A jury on Wednesday convicted a Spokane, Wash. man of insurance fraud and attempted theft after claiming $200,000 for a snow-damaged patio cover.
Keith R. Scribner, 48, is set to be sentenced April 16 in Spokane County Superior Court.
The cover is estimated to have been worth roughly $4,000, according to investigators.
“Insurance fraud isn’t the victimless crime that some people pretend it is,” Insurance Commissioner Mike Kreidler, whose anti-fraud unit investigated the case, said in a statement. “When people lie on a claim, trying to get a big payout, it unfairly drives up costs for honest policyholders.”
The charges stemmed from an insurance claim Scribner handled on behalf of his mother. In July 2009, she filed a claim with Liberty Mutual Insurance and said a patio roof at a home she’d purchased had collapsed due to the weight of snow six months earlier. The policy covered “like kind and quality” replacement, according to Kreidler’s office.
Scribner told the insurer that the patio cover was an extensive structure, spanning the entire length of the patio and wrapping around the home’s chimney, and he sent three bids to replace the cover as he described it. The bids ranged from $195,586 to $213,815. The company claims representative initially thought the bids were some kind of joke.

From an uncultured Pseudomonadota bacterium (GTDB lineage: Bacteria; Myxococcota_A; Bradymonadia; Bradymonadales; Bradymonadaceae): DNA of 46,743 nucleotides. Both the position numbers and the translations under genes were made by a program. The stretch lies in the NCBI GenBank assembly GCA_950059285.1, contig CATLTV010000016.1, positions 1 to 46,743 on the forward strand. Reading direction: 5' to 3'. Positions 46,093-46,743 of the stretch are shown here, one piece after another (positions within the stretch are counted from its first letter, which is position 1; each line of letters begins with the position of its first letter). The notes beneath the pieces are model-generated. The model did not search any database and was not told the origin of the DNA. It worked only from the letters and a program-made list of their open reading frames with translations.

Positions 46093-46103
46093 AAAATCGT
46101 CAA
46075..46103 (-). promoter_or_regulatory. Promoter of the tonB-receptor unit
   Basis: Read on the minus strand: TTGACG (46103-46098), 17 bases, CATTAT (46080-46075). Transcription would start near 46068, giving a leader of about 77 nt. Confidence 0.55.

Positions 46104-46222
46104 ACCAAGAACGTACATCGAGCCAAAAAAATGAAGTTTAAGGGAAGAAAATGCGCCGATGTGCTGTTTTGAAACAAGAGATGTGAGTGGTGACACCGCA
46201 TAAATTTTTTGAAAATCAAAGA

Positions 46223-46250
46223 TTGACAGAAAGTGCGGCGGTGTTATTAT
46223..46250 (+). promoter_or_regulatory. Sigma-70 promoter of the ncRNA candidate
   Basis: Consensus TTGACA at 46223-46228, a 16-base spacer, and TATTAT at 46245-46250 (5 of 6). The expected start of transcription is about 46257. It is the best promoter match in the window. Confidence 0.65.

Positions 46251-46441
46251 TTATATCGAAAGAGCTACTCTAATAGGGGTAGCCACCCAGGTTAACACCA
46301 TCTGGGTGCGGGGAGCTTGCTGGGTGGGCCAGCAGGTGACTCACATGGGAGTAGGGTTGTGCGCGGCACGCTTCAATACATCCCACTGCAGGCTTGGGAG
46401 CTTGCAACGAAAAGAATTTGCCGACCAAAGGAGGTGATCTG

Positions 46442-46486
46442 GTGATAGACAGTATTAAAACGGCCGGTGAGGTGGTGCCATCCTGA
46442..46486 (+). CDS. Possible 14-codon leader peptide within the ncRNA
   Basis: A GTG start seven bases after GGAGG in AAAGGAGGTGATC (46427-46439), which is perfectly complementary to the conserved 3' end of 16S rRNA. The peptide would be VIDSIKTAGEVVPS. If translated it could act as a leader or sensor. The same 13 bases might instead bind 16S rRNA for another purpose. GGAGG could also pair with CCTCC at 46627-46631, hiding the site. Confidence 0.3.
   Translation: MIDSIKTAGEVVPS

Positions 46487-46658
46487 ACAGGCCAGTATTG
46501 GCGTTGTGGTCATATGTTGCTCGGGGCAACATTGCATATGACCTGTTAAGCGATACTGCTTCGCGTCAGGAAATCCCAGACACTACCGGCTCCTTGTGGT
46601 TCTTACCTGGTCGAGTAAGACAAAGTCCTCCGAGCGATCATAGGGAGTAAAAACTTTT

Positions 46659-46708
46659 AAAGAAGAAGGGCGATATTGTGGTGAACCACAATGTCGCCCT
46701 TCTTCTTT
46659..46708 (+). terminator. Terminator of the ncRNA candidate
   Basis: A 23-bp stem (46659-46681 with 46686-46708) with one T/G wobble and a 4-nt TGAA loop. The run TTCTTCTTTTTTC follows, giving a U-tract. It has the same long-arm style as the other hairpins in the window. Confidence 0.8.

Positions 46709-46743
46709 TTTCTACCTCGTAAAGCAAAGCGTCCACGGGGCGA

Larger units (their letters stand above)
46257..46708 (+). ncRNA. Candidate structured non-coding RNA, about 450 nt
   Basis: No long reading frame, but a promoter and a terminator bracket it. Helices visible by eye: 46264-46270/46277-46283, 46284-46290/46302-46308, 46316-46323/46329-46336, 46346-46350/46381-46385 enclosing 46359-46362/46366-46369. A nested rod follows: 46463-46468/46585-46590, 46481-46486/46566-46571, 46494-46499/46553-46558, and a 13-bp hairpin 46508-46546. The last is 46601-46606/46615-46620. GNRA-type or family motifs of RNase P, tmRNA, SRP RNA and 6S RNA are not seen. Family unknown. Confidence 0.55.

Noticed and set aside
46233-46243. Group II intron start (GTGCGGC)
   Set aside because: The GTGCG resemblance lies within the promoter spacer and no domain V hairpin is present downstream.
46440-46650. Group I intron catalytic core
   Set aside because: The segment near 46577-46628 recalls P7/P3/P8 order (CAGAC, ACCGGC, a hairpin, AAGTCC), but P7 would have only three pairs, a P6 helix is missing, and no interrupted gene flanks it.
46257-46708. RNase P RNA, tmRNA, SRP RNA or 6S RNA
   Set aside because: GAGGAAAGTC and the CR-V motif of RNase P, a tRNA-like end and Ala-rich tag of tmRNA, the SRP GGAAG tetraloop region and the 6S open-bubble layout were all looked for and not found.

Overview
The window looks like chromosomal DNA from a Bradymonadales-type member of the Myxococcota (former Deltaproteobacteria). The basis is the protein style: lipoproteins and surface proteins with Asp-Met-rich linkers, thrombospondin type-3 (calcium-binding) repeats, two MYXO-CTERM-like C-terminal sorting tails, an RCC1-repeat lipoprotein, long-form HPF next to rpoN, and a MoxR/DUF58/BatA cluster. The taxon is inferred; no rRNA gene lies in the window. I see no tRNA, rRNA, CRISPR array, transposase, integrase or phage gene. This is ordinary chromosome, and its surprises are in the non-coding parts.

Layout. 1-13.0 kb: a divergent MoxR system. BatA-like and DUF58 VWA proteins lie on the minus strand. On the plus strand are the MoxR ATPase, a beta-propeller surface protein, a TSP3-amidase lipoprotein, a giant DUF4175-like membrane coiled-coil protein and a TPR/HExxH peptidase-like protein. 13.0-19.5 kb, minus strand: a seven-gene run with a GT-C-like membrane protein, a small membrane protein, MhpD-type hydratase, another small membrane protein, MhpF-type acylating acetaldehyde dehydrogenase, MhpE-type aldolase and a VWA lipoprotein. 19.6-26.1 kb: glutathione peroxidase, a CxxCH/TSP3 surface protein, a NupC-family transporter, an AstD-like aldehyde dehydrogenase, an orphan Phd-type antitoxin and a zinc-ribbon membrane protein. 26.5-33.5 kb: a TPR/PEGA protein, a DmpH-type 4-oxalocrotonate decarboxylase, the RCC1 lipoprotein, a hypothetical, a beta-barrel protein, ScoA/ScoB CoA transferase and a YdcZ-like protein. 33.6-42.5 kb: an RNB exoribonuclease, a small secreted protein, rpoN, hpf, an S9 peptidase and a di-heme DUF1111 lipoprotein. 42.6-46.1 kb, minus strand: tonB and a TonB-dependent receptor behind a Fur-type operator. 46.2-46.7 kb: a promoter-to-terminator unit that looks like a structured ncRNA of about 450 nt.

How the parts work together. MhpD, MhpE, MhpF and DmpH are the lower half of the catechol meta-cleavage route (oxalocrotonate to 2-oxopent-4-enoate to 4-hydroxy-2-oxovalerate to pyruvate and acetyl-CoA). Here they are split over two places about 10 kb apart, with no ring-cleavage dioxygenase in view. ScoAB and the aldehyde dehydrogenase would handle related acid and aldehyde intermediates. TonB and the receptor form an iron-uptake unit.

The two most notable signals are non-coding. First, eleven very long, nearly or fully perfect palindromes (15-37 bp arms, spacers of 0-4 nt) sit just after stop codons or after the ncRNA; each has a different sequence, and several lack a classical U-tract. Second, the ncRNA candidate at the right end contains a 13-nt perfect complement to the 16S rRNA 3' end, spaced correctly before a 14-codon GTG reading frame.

According to investigators, Liberty Mutual asked for photos of the home that showed the structure or the snow damage, but Scribner said there weren’t any.
However, a claims handler found a photo of the home on a real estate website, and it showed a much more modest patio cover than what Scribner described, according to investigators.
At that point, the company launched a fraud investigation and notified Kreidler’s Special Investigations Unit.
The investigators discovered that Scribner had met with an appraiser in 2008. The appraiser had taken photos of the patio cover. A real estate agent interviewed by investigators described the cover as being “small and nothing special or significant.”
The previous homeowner also provided investigators with photos of the patio cover. That cover was originally canvas, and when that became troublesome to remove each year the homeowner bought a polycarbonate cover for roughly $300.
A local builder, who was provided with measurements and photos of the original structure, drew up replacement bids at the request of a state fraud investigator that ranged from $3,913 to $4,782.
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